, Giovanna Zanoni
Published: 14 November 2014
Journal: L'Endocrinologo
L'Endocrinologo, Volume 15, pp 260-279; https://doi.org/10.1007/s40619-014-0080-3

The publisher has not yet granted permission to display this abstract.
Scott A. Bloch, Mahsa Akhavan, Jahn Avarello
Published: 30 January 2013
Case Reports in Emergency Medicine, Volume 2013, pp 1-5; https://doi.org/10.1155/2013/953612

Abstract:
Guillain-Barre syndrome (GBS) is an acquired disease of the peripheral nervous system which causes demyelination and leads to weakness, ataxia, and areflexia. There are a variety of forms of the syndrome, and although it is found in all age groups, it is rare in children less than two years of age. The present complaint of weakness, ataxia, or lower extremity pain in the pediatric population should cause the practitioner to consider GBS in the differential. We describe a case of a 14-month-old girl presenting with weakness and the inability to ambulate who was diagnosed with GBS. The purpose of this paper is to review the emergency medicine diagnosis and management of Guillain-Barre syndrome in children.
Published: 1 January 2013
Abstract:
Guillain-Barré syndrome (GBS) is an acute, immune-mediated, postinfectious polyneuropathy with symmetrical ascending weakness, diminished deep tendon reflexes, and nonspecific sensory symptoms. CSF protein is raised with normal or only slightly elevated cell count. Based on electrophysiological and pathological findings, a demyelinating variant (acute inflammatory demyelinating polyneuropathy, AIDP) and an axonal variant (acute motor axonal neuropathy, AMAN) can be differentiated. Molecular mimicry with common epitopes between infective agents and peripheral nerves is discussed as an important pathophysiological principle. The symptoms progress for a mean of 10 days (up to 4 weeks) and after a plateau of 1-2 weeks remit spontaneously. At the height of the disease 60% of children are unable to walk and 10-15% need artificial ventilation. Treatment with plasmapheresis and intravenous immunoglobulins (IVIG) has been proven in placebo-controlled studies in adults with severe disease to speed up recovery significantly. In children, mostly open studies have shown similar treatment effects, although their spontaneous course is frequently less severe. Children with GBS should be treated with IVIG when they have lost the ability to walk, or when they are still deteriorating significantly and are expected to lose the ability to walk. The long-term prognosis is more favorable than that in adults. Whereas 25% of patients maintain mild neurological symptoms and signs, disability in the long term is very rare and usually due to complications such as myelitic involvement or chronic inflammatory demyelinating polyneuropathy (CIDP).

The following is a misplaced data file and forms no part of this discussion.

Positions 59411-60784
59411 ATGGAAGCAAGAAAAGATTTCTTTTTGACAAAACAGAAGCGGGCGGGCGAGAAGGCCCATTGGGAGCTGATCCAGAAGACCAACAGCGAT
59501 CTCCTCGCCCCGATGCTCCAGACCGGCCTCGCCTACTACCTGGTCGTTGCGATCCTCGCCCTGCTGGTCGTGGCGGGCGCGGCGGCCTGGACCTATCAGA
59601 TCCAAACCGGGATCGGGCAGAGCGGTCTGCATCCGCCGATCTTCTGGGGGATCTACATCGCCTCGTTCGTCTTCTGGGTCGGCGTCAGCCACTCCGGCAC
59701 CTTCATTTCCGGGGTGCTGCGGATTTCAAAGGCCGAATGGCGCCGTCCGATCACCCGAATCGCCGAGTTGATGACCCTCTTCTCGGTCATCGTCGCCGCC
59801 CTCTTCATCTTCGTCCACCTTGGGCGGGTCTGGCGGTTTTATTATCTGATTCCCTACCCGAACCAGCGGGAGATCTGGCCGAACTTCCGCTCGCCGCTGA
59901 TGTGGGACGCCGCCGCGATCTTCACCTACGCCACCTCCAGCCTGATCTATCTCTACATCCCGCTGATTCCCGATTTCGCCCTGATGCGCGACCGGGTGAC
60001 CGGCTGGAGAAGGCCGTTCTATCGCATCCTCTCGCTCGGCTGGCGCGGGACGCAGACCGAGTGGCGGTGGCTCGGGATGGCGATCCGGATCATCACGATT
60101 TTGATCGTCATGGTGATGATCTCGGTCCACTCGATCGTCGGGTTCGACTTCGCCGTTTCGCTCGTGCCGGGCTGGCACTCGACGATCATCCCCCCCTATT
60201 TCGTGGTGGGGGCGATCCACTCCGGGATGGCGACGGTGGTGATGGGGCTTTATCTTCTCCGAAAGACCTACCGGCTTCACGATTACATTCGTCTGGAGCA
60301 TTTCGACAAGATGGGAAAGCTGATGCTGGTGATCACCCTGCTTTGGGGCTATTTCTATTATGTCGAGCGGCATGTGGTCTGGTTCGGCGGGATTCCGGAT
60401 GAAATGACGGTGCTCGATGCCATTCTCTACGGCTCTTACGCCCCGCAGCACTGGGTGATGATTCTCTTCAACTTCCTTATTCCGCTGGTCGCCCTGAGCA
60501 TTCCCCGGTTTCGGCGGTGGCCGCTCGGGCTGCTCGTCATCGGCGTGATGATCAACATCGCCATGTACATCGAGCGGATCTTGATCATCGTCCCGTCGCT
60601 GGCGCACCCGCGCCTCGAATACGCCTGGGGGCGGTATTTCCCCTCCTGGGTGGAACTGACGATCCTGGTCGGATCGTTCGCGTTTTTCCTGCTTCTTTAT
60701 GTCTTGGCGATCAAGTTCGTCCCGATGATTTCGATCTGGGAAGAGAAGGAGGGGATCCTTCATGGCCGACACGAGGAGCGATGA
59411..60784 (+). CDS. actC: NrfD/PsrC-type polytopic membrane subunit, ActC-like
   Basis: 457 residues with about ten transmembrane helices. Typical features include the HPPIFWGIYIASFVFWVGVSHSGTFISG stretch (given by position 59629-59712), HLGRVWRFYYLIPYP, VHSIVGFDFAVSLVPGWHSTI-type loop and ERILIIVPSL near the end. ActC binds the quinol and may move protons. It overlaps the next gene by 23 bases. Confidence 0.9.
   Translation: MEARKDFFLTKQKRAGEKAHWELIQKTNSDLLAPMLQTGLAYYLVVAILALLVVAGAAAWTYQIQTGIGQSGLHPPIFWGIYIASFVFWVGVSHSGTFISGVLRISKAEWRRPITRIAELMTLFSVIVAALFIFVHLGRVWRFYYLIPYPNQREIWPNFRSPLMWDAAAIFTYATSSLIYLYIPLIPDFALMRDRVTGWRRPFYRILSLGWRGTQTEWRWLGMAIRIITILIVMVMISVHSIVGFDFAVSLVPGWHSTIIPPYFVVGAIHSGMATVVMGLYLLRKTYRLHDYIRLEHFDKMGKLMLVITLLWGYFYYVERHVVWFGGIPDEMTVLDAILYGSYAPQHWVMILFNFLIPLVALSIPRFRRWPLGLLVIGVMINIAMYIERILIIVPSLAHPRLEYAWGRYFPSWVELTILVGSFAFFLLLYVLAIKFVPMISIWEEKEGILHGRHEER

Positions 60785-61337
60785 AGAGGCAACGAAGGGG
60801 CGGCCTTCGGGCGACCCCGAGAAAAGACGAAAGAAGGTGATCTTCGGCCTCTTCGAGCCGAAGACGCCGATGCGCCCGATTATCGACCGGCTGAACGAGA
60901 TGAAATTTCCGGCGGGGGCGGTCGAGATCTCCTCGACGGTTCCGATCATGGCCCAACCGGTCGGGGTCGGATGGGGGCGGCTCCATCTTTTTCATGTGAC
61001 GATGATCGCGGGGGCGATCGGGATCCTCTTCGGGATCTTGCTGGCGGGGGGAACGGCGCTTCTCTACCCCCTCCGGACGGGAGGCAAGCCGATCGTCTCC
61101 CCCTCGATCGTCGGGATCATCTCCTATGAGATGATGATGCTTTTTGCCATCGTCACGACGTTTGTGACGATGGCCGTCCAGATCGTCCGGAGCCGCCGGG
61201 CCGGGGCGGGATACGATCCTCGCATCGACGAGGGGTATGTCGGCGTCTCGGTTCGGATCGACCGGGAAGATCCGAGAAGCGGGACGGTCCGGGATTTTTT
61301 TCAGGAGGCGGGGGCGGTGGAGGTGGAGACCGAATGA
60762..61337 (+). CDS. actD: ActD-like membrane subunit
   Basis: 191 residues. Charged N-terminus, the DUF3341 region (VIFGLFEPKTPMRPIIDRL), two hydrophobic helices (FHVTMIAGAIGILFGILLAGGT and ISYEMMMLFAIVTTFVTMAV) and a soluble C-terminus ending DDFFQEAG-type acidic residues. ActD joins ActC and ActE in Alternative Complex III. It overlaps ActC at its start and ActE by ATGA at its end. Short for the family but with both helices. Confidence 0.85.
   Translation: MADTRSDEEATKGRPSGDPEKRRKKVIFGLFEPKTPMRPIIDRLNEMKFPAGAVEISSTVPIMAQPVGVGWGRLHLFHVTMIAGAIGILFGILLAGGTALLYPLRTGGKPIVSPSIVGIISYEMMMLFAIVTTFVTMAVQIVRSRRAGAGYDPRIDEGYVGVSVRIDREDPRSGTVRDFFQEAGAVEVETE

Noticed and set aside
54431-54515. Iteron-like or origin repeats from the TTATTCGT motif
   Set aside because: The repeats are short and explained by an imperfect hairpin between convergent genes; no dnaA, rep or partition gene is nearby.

, , , A. Verrotti, D. Castellano-Chiodo, F. Greco, R. Falsaperla, L. Pavone
International journal of immunopathology and pharmacology, Volume 25, pp 513-517; https://doi.org/10.1177/039463201202500222